The Lincoln Continental was initially a personal vehicle for Edsel Ford. But because its Lincoln Zephyr-based design created so much buzz, the Ford Company decided to put it into production. What started out as a humble, personal ride for the company founder’s son became a success and enjoyed decades of production until 2002.
1939-1948: First generation
The first-gen Continental featured a long hood, a short trunk, and long front fenders. In 1942, all units were equipped with a new grille and square fenders. World War II prompted Ford to stop production. In 1946, the post-war Continental was now equipped with walnut-trimmed interiors and a restyled grille. The 1939-1948 Continental is now hailed by the Classic Car Club of America as a “full classic.”
1956-1957: Second generation
In 1955, the Continental brand was revived as the Continental Mark II by a separate Ford Company division. To differentiate it from its Lincoln counterpart, the Mark II featured a unique design and an expensive price. It is considered as one of the most expensive cars in the world.
1958-1960: Third generation
In 1958, the Continental marquee was revived as the Continental III. This model featured over-the-top scalloped fenders and canted headlights. In 1959 and 1960, Limousine and Town Car body styles were introduced.
1961-1969: Fourth generation
The fourth-gen Continental’s most striking features are its suicide doors and redesigned front turn lights, parking lights, and tail lights. The new Continental was so successful that a 1961 model was the basis for the parade limousine used by JFK. Unfortunately, this was also the car he was riding on when he was assassinated in 1963. Today, this infamous Continental is on display at the Henry Ford Museum.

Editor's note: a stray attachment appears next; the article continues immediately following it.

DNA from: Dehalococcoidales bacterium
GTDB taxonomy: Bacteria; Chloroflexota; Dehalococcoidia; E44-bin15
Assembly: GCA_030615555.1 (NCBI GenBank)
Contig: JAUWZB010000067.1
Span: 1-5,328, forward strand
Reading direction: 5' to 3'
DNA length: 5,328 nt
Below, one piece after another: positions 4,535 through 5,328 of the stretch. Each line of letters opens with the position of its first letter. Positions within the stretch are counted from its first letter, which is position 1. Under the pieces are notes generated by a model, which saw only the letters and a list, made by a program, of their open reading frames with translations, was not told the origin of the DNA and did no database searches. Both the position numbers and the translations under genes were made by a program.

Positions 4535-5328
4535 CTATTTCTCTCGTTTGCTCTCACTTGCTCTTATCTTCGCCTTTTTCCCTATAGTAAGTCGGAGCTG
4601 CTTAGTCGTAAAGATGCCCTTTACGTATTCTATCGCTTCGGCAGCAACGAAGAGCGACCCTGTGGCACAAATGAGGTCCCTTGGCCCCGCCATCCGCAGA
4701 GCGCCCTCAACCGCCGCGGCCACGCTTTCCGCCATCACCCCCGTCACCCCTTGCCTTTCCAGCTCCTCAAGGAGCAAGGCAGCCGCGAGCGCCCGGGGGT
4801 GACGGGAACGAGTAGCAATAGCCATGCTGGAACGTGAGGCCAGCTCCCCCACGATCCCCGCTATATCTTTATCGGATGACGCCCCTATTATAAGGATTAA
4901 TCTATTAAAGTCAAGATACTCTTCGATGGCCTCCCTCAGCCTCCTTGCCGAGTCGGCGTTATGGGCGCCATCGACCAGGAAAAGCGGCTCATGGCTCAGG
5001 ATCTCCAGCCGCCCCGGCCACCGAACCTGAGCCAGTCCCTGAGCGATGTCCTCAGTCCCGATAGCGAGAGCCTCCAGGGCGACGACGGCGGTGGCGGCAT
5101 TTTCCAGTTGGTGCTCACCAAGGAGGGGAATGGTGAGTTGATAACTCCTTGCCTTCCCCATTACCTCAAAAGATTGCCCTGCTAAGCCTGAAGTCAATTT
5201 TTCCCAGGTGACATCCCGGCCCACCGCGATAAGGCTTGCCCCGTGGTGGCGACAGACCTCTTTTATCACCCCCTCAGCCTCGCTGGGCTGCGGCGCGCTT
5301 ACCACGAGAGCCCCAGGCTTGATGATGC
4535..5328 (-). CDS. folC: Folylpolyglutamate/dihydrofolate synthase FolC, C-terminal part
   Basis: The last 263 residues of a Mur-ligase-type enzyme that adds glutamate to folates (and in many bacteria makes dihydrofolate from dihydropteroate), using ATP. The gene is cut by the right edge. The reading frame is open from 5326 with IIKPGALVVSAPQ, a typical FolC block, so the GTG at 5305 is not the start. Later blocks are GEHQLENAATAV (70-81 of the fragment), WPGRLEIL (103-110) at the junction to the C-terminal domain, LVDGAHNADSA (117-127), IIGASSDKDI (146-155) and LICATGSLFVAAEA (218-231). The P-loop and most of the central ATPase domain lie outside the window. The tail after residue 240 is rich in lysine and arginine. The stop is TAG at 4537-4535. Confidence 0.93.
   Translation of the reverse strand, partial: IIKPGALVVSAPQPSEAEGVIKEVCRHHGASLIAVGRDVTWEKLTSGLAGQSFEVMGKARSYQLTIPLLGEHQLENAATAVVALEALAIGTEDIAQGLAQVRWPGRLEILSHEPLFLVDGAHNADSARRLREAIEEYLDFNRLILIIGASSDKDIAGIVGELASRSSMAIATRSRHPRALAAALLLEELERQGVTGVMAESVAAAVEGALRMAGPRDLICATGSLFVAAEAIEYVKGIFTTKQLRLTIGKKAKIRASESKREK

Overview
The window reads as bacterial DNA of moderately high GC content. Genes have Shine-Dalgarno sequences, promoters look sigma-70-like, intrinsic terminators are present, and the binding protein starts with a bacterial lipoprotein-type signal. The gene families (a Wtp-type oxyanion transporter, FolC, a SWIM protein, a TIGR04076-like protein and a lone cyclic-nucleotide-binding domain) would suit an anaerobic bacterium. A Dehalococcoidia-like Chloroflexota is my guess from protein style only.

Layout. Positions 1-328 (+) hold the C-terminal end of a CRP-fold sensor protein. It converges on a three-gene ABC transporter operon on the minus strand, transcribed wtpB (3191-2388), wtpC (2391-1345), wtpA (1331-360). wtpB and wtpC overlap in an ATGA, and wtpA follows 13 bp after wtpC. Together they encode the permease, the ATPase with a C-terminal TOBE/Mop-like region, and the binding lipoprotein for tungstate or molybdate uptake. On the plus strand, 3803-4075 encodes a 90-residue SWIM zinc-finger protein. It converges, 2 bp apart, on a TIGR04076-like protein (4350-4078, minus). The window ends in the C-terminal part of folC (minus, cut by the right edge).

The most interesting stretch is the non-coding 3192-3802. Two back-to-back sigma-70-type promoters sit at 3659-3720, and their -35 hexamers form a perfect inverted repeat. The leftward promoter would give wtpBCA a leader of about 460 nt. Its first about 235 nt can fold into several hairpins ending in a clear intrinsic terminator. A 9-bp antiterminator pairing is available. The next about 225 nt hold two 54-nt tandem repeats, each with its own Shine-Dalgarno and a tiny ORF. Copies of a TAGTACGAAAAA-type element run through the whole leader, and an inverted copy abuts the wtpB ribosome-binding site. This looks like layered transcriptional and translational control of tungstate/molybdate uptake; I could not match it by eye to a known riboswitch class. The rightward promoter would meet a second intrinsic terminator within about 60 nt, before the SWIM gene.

1970-1979: Fifth generation
The fifth-gen Continental was given a major overhaul. The suicide doors were replaced with front-hinged doors, and the platform used was based on the Mercury Marquis and Ford LTD. Special editions were also released: the Golden Anniversary Town Car in 1971, the Williamsburg Town Car in 1977, 1978, and 1979, and the Collector’s Series in 1979.
1980: Sixth generation
The sixth-gen version was a downsized edition of its predecessor. This downsize was due to stricter fuel economy standards. This Continental was fourteen inches shorter and lost half a ton in weight.
1982-1987: Seventh generation
The seventh-gen Continental was released to compete with the Cadillac Seville. In 1983, it was restyled with flush-fitting bumpers, new tail lights, and bigger marker lights.
1988-1994: Eight generation
This Continental was based on the Ford D186 platform and was also equipped with numerous high-tech features such as a speed-sensitive power steering and an air-ride suspension. In 1990, a 50th Anniversary Edition was released to celebrate the model’s 50th anniversary.
1995-2002: Ninth generation
This version was equipped with a V8 and an air ride suspension. In 1998, the front and rear ends were restyled. Special editions were released over the years: the Diamond Anniversary and Spinnaker Editions in 1996, the Limited Edition in 2001, and the Collector’s Edition in 2002.